It's your call.

-Kris
PHX on south could be in blizzard conditions with 36"+ of snow during the prime of the monsoons and your statement wouldn't be more truer!

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Norman D
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Re: Arizona Herpers and the Herpers from everywhere else

Post by Norman D »

Sherimonk, I love tigers (in my top 3-though I have only seen 10 crote species), and I would love to see photos of it.

Brendan, I am having tigris-withdrawals.

Mike R, I think I may have seen you in the spring. This year was the first time I ran into people in the field (in popular areas) - Rich G, Russ from ASDM, Dave Webber. It was nice to run into some people who are into looking for reptiles - justified that I wasn't the only crazy person looking for rattlesnakes in the dark after working 12 hour shifts.

This forum is a great place to see some great photography, see some cool animals I have never seen, and learn about animals. Some of the threads get too sour, which sucks but pretty much happens on all online forums. There are lots of good points in this (old) thread. The thing that kinda sucks if more people decide not to post photos... then this forum dies.

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SheriMonk
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Re: Arizona Herpers and the Herpers from everywhere else

Post by SheriMonk »

Norman, you have convinced me - I will post tomorrow (later today, technically).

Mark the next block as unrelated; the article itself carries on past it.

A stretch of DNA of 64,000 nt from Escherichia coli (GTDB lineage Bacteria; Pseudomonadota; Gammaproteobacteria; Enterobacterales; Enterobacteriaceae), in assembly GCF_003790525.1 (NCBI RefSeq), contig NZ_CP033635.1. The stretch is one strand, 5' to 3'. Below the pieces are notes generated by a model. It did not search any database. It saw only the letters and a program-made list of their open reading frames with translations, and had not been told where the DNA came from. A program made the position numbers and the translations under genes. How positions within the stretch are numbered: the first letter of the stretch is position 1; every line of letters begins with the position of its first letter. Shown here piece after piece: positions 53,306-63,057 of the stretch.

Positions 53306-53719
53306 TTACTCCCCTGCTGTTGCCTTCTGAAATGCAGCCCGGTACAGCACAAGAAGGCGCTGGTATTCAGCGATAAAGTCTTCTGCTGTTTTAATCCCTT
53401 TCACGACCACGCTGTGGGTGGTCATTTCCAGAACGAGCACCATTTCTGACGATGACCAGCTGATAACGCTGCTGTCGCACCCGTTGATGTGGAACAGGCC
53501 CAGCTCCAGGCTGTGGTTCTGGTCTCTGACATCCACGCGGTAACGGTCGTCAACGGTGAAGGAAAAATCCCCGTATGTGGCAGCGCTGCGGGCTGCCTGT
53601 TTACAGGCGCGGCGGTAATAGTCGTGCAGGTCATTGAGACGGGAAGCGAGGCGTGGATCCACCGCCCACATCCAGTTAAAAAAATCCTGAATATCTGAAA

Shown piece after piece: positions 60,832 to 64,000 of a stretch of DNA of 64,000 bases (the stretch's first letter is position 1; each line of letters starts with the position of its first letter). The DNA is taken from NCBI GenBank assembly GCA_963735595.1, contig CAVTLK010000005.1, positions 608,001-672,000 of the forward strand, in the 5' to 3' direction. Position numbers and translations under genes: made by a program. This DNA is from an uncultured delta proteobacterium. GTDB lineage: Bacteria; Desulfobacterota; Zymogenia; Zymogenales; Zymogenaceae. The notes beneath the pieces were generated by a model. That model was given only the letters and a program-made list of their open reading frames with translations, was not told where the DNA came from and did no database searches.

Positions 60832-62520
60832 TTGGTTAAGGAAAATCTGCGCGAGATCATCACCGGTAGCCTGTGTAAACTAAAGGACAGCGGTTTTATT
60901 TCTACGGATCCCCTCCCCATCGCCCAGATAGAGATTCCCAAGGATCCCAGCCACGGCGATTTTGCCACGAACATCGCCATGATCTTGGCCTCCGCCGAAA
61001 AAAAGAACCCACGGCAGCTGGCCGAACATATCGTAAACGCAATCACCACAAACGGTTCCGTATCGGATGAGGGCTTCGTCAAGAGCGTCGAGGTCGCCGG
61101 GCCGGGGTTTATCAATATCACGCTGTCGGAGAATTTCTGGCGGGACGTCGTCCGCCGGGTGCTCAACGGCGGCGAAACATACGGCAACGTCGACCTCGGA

I was SO excited to see tigris. It was the last night, literally five minutes before we were going to quit. I had given up hope of seeing a new (for me) species and wham! There it was, like a goodbye gift from the state. :)

It is difficult to describe to people that cannot relate, but it really is something special when you feel so connected to a place so far from your own home, and a place you care so much about. I really do hope that the hobby can continue to work out its differences in a healthy way. And not just to ensure sustainability, but because we are all collectively bonded in such a unique way that our differences, when considered in context, are so minute that it would be an absolute crime if any potential friendships or bonds were sacrificed because of it.

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Norman D
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Re: Arizona Herpers and the Herpers from everywhere else

Post by Norman D »

Very cool Sheri and I agree. I am glad Arizona gave you a goodbye gift. There are many people who haven't seen tigris but have seen a lot of the "rarer" stuff.

I know that feeling of finding a new species, especially when you work so hard to find it. There are certain species that get me excited every time even though I have seen them plenty before.